Best Practice: Automatic session timeout/cleanup?

I'm developing an application where I need to have all sessions that
have been inactive for X minutes (in this case, I'm thinking 10
minutes, but I'm flexible to a point) automatically purged from the
database (using ActiveRecord session store).

What I've done is created a simple rake task that just looks at the
updated_at column and deletes anything older than 10 minutes. I plan
to have a cron task run this job every 10 minutes. In theory, this
should keep inactive sessions to a minimum and clean up my database
sessions at the same time automatically, keeping the number in the
table at any given time fairly low.

However, I'm concerned that running a rake task every 10 minutes
could have some performance issues. Does anybody have any feedback on
this? Is this generally considered "OK" or is there a better way
(that also can purge old sessions automatically)?

What is your motivation for removing these rows at all? Generally, large database tables that are properly indexed shouldn’t pose much of a performance concern.

This is something I've been looking into (but not implemented) and
the problem with this approach seems to be the startup overhead of
loading your Rails environment over and over.

So you might want to look at the various daemon options, i.e. just
run something continuously to periodically expunge old sessions.

FWIW,

Well, what you are both looking at doing is:

Session.delete_all, :conditions => ['updated_at < ?', 10.minutes.ago]

That translates into a pretty quick database query, depending on the number of sessions you anticipate having. WDYT?

Right, finding old sessions isn't the hard part :slight_smile:

The question is rake via cron/equiv versus background task.

Speaking only for myself, I'd need to run this much more often, say
every 2 or 3 minutes, and do related cleanup tasks as part of session
removal, meaning this would require most of the Rails environment.

What is your motivation for removing these rows at all? Generally, large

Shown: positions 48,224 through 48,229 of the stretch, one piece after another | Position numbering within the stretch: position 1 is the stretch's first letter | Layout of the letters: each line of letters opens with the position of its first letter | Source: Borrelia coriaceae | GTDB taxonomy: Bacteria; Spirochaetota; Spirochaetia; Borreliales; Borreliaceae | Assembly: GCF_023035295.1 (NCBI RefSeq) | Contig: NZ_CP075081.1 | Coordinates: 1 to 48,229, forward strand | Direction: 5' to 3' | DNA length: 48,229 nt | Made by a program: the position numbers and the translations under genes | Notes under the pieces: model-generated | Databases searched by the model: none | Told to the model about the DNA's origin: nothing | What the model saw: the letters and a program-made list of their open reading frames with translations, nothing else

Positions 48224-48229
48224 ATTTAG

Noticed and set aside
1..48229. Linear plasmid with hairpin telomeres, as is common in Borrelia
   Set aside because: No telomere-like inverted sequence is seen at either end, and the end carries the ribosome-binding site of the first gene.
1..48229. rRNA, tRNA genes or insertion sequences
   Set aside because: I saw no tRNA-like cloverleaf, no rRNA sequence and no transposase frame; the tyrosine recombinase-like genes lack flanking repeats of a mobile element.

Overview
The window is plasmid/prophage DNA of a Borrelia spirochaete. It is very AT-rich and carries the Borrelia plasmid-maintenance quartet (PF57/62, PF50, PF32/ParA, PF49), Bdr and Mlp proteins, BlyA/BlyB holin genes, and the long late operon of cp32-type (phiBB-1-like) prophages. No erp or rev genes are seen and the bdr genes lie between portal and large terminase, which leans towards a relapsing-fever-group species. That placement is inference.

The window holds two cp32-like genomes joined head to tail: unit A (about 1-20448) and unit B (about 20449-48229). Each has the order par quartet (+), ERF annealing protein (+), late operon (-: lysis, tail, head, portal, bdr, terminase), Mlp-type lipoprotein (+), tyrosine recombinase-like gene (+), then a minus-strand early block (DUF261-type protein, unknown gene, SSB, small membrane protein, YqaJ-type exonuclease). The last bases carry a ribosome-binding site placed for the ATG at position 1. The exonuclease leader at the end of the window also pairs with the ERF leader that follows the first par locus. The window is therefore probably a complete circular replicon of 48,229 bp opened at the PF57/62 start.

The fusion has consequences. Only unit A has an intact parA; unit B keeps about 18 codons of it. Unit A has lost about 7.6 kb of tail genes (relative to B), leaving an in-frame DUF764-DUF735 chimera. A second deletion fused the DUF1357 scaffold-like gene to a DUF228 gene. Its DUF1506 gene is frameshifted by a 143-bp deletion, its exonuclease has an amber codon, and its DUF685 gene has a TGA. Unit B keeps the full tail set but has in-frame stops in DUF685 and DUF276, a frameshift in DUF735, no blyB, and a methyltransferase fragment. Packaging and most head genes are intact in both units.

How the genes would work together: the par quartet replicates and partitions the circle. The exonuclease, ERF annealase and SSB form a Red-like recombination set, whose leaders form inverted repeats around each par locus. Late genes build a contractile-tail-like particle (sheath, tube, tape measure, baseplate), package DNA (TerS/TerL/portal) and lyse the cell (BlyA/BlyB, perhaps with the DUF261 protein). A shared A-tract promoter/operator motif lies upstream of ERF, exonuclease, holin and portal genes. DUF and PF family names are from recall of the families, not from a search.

database tables that are properly indexed shouldn't pose much of a
performance concern.

The reasoning behind this is that I want old sessions that are
inactive for 10 minutes to be terminated automagically. It's a
"security" concern (notice the quotes - intentional :slight_smile: ). This is a
workplace-only application for our employees to use. Theoretically,
there's no reason that a user's session, that has been idle for 10+
minutes, should have access without logging in again. This will be
seen by customers in our retail stores, and I don't necessarily want
all this data just "available" in the event one of our sales
associates walks away from a computer, and a customer starts poking
around for no good reason. Obviously that's not "great" security, but
it's "Good Enough(TM)".

Company-wide we only have roughly ~350 employees, so the size of the
DB has never been a major concern for me. I was more curious about
the implications of, as Hassan pointed out, loading the Rails
environment every 10 minutes. I was actually thinking more along the
lines of memory leaks (even a very small one could snowball very fast
on a 10-minute cron job), but Hassan's point is more...to the point.

This is something I've been looking into (but not implemented) and
the problem with this approach seems to be the startup overhead of
loading your Rails environment over and over.

So you might want to look at the various daemon options, i.e. just
run something continuously to periodically expunge old sessions.

Thanks. This is exactly the kind of stuff I was worried about, and I
appreciate you bringing up a point I was probably just too tired to
see :slight_smile: Do you have any thoughts/ideas on a daemonized version that I
could run as a rake task? I've never written a real daemon before -
in any language - so I'm not sure even where to start. Are there any
gems that would be useful in the process?